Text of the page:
What courses? Health and social care; health care; health, community and social care; health professions; mental health care; community and public health. Specialism in mental health care is also popular.
What do you come out with? BSc or a BA in couple of cases.
Why do it? “Patient care is at the heart of health education. Caring qualities are clearly vital but so too is the ability to spot when things are going wrong; the knowledge to work out with patients what they need and the skills to provide highly specialised 21st century health care. This is why you will spend half of your time as a student providing care in diverse settings from acute hospital wards to patients’ homes. In social care too, learning to work with clients and their families is key, as is the ability to work alongside other professionals such as nurses, doctors, midwives and the police. As well as university study, you will work under the supervision of social workers in fields such as child protection and vulnerable adults to develop the essential skills required." - Professor Donna M Mead OBE, dean of faculty of health, sport and science, University of Glamorgan
What's it about? Looking after the general wellbeing of others - just because you’re not a doctor does not mean you cannot assist in ensuring that people are living a happy healthy life. A degree in this area teaches you the basics of the care industry, from learning about a service user’s journey through the system, to key aspects of law and practice. It’s a hands-on, career-focused degree, in which workplace learning is a big element, with many universities offering observational learning within health or social care environments. Health and social care involves knowledge across a range of areas, so the way you learn will vary depending on topic, but expect to work closely alongside students in related areas, including those studying programmes in social work, radiography and occupational therapy, giving you a taster of how you will be expected to work with other professionals in the ‘real world’.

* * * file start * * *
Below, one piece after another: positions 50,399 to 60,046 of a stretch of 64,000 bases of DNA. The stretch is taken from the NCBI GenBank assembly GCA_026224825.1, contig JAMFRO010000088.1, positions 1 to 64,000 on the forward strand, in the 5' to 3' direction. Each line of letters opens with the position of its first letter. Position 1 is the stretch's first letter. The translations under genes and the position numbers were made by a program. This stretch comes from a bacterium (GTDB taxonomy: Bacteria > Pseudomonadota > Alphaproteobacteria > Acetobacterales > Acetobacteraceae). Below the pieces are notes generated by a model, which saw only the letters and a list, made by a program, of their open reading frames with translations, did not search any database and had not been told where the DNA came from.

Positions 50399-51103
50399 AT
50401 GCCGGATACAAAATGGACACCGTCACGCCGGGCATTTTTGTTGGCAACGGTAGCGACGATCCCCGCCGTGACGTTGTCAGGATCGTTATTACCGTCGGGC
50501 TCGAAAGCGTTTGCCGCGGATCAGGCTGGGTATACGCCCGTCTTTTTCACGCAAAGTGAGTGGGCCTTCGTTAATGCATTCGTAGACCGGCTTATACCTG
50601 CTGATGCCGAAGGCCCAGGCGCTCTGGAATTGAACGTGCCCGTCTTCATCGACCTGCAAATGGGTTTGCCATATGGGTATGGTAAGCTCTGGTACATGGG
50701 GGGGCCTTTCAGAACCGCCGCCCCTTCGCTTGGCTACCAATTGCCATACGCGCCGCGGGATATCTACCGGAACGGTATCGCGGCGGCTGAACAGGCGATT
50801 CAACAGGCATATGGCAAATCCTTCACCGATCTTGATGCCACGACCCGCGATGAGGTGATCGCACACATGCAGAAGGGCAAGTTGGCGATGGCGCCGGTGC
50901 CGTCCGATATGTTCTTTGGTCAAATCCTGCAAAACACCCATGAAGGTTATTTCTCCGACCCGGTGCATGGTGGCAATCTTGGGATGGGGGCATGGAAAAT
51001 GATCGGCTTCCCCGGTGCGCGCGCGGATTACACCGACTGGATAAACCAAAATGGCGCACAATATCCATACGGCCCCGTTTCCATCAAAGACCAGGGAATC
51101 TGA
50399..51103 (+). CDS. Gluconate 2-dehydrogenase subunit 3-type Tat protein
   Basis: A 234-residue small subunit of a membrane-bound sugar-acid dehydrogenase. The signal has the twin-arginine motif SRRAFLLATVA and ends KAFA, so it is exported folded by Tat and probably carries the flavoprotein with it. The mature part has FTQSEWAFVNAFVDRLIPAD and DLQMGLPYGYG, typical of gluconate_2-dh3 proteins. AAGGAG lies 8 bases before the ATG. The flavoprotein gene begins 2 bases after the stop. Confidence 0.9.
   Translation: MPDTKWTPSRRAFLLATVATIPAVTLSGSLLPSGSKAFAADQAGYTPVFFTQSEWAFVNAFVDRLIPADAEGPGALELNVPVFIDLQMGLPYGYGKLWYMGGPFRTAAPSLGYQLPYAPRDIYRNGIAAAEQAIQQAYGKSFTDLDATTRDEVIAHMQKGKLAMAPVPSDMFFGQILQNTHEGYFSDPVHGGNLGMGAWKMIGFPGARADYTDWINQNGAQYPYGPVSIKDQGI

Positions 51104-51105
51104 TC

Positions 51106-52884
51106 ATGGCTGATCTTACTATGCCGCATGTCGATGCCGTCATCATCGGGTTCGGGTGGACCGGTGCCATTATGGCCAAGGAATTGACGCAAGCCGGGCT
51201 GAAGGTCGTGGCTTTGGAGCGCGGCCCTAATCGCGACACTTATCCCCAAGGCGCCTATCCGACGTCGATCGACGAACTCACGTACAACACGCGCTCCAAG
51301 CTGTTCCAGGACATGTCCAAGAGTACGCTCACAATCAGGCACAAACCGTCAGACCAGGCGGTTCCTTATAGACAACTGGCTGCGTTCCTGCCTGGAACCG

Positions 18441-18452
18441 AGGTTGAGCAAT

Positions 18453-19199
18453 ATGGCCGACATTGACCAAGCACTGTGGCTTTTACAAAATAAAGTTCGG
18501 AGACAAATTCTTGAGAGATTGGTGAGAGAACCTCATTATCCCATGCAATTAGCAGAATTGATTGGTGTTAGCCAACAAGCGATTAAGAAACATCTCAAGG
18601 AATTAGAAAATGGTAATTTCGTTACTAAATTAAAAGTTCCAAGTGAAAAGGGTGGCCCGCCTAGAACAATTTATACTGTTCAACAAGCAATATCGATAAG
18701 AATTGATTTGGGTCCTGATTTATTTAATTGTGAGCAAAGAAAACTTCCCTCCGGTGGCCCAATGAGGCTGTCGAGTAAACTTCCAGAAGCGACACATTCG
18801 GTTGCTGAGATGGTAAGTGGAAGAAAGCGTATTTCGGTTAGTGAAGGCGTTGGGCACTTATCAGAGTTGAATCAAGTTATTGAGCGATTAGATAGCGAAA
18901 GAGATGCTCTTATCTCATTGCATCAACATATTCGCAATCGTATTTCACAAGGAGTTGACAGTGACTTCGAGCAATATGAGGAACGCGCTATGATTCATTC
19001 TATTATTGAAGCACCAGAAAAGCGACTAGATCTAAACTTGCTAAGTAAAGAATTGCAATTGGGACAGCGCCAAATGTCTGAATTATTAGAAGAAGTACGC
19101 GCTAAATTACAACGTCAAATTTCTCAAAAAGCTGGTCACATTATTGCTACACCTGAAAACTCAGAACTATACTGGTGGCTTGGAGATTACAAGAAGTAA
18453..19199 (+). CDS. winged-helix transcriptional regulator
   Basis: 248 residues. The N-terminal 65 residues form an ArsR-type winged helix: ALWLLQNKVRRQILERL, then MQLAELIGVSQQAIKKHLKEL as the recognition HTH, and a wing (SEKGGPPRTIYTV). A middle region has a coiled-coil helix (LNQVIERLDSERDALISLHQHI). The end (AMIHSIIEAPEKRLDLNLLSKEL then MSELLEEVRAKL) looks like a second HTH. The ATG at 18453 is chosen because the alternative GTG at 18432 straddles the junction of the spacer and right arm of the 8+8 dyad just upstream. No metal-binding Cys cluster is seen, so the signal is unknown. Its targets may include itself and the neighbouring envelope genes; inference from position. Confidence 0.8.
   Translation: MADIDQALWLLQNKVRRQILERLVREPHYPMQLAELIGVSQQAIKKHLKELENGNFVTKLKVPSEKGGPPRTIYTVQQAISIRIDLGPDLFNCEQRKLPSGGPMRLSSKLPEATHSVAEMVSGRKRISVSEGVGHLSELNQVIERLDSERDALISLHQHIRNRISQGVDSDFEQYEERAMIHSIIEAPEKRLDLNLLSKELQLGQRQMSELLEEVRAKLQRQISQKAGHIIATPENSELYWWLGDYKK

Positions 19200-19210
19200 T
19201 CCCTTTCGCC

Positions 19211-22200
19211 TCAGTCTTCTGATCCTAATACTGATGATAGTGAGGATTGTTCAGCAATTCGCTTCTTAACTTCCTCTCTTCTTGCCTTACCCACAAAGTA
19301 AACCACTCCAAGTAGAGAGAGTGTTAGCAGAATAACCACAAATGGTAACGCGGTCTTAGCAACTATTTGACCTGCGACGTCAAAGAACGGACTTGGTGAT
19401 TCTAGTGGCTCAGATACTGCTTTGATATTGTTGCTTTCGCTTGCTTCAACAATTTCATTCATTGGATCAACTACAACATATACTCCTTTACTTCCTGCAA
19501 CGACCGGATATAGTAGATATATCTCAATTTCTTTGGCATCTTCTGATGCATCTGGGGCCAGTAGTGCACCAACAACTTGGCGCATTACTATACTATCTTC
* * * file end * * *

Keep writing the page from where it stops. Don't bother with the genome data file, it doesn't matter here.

Study options: Thee years full-time in nearly all cases. Sandwich years are generally not offered, as placements are taken in chunks throughout the teaching year. It’s a popular choice to take health and social care courses part-time, while notching up some hours working in the field, although to take this option you’ll have to apply to universities and colleges directly.
What will I need to do it? Anything goes really – you just have to show you’ve got the passion for looking after others that will help you thrive in the industry. Many students complete a foundation degree in a related area before taking the full honour’s degree in one ‘top-up’ year. Entry grades vary, but on the whole aren’t too high – at Glamorgan you’ll need 280 UCAS points (BBC at A-level) and at Derby it’s 260 points (BCC).
What are my job prospects? Having taken such a vocational degree, most graduates want to head into the care industries, whether that’s in the public or private sector. The demand for competent health and social care workers is always high, so graduates should not find it too hard to find work in various areas within the industry, be that promotion, community work, social and public administration or similar fields. There’s no separate employment profile for health and social care in The Times’ Good University Guide 2012, but both social work and nursing have very good statistics concerning graduate prospects. Around 66 per cent of social work graduates go straight into graduate-level positions, while those who complete a nursing qualifications, it’s nearer 95 per cent. If we use these two categories as a guide, the outlook is very positive.
Where’s best to do it? The Complete University Guide 2012 doesn’t offer a league table for health and social care, but Glamorgan, Middlesex and Kent all feature in the top ten for social work, and all offer courses in the area. Southampton, which offers a one-year top-up in health and social care, came second in the Guide for nursing. The universities of East London, Sunderland, Northampton and Winchester all have impressive portfolios of courses offered in health and social care too.